|ALLEN, JR., L.|
|Hall, Mary Beth|
Submitted to: Crop Science
Publication Type: Peer Reviewed Journal
Publication Acceptance Date: 10/1/2004
Publication Date: 1/1/2005
Citation: Newman, Y. C., L. E. Sollenberger, K. J. Boote, L. H. Allen, Jr., J. C. V. Vu, and M. B. Hall. 2005. Temperature and carbon dioxide effects on nutritive value of rhizoma peanut herbage. Crop Science. 45:316-321.
Interpretive Summary: Changes in forage digestibility and nutrient content can change how well a forage supports growth and milk production by cattle. If a forage is made less digestible, it will provide less nutrients to support animal production, reducing production, or requiring more feed supplements to be fed to make up the shortfall. This can result in more expensive or less available animal products for consumers, and reduced profitability for the farmers who own the livestock. With concerns about global warming and increases in greenhouse gasses in our atmosphere, we asked the question: Will the changing environment that forage plants grow in alter the digestibility and nutrient content of forages consumed by livestock? The effect of increased growing temperature and increased atmospheric carbon dioxide (CO2) on the growth and composition of rhizoma peanut, a forage legume, was tested using 2 concentrations of CO2 and 4 temperatures (3 greater than ambient). The digestibility and composition of leaves did not change with changes in temperature, but stem fiber content increased (up to 1%) and stem digestibility decreased (by up to 11%) with increasing temperature. The digestibility of leaves and stems were relatively unaffected by the CO2 treatments. The noted decrease in digestibility could reduce the productivity of animals fed forages grown under warmer conditions.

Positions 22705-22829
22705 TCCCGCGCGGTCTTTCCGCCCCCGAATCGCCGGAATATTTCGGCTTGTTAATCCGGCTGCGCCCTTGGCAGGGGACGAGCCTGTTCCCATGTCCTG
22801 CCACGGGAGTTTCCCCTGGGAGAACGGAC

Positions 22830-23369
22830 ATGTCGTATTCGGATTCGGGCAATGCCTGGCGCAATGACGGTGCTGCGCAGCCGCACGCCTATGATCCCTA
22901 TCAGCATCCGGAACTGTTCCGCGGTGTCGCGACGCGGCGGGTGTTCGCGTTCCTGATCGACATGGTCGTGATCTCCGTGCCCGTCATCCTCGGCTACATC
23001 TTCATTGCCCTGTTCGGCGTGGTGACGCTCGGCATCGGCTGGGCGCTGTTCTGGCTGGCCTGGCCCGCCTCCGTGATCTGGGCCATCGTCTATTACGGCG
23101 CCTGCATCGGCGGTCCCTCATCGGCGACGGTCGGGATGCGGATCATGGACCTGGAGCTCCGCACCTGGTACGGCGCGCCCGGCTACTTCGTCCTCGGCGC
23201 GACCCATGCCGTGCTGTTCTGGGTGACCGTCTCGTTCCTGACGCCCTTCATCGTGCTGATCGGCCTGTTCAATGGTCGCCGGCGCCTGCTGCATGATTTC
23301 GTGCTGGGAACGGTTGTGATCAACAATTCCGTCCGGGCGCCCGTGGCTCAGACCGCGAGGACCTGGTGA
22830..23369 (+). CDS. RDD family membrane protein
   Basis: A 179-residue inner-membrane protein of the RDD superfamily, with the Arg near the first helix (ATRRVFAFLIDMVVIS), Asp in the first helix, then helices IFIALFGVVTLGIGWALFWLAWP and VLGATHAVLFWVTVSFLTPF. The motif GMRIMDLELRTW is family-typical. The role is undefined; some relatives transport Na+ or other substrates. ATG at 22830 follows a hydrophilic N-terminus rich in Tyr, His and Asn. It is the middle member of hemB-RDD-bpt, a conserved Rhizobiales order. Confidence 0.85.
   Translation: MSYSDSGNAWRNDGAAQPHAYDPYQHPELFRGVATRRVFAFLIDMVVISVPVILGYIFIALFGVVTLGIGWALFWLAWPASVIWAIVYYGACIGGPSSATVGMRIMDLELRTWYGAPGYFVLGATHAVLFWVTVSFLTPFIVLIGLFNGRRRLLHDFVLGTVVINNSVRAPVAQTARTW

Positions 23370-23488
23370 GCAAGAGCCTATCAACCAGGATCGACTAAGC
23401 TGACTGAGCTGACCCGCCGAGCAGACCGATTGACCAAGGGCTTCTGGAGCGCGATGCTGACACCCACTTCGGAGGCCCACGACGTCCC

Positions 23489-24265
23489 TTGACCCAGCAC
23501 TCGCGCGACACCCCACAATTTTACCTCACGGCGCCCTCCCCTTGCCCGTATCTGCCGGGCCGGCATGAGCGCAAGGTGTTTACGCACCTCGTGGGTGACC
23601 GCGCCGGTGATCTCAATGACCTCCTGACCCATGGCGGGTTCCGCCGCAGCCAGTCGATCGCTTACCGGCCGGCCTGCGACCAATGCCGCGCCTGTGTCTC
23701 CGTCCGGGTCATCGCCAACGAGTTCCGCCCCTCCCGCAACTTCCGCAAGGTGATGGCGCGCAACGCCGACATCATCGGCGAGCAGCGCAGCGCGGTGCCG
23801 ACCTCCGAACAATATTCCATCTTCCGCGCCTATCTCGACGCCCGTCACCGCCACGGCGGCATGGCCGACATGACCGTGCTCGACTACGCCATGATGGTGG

Technical Abstract: Studies assessing the impact of climate change have focused on plant production, but forage nutritive value, especially of legumes, has often been overlooked. The objective of this study was to determine the effect of increasing temperature and atmospheric CO2 concentration on chemical composition and digestibility of rhizoma peanut (RP, Arachis glabrata Benth.) leaf and stem. In vitro digestible organic matter (IVDOM), neutral and acid detergent fiber (NDF and ADF), and lignin concentrations were determined for plants grown in all combinations of two CO2 (360 and 700 µmol mol-1) and four temperature environments (baseline, or ambient temperature in the greenhouse, B; B + 1.5; B + 3.0; and B + 4.5°C). Forage was sampled every 6 to 8 wk during two growing seasons. Neither increasing CO2 nor temperature affected leaf IVDOM, but stem IVDOM declined from 562 (B) to 552 g kg-1 (B + 4.5) with increasing temperature in Year 1 and from 577 to 511 g kg-1 in Year 2. Stem NDF increased with increasing temperature from 556 to 561 g kg-1 in Year 1 and from 519 to 526 g kg-1 in Year 2. Stem ADF (412 to 418 g kg-1) and lignin (80 to 93 g kg-1) increased linearly as temperature increased in 1 of 2 yr. Lignin as a proportion of NDF or ADF (lignin/NDF or lignin/ADF) accounted for a large proportion of the variation in stem IVDOM. The RP nutritive value decreases with increasing air temperature, but it is relatively unaffected by atmospheric CO2 concentrations in the range studied.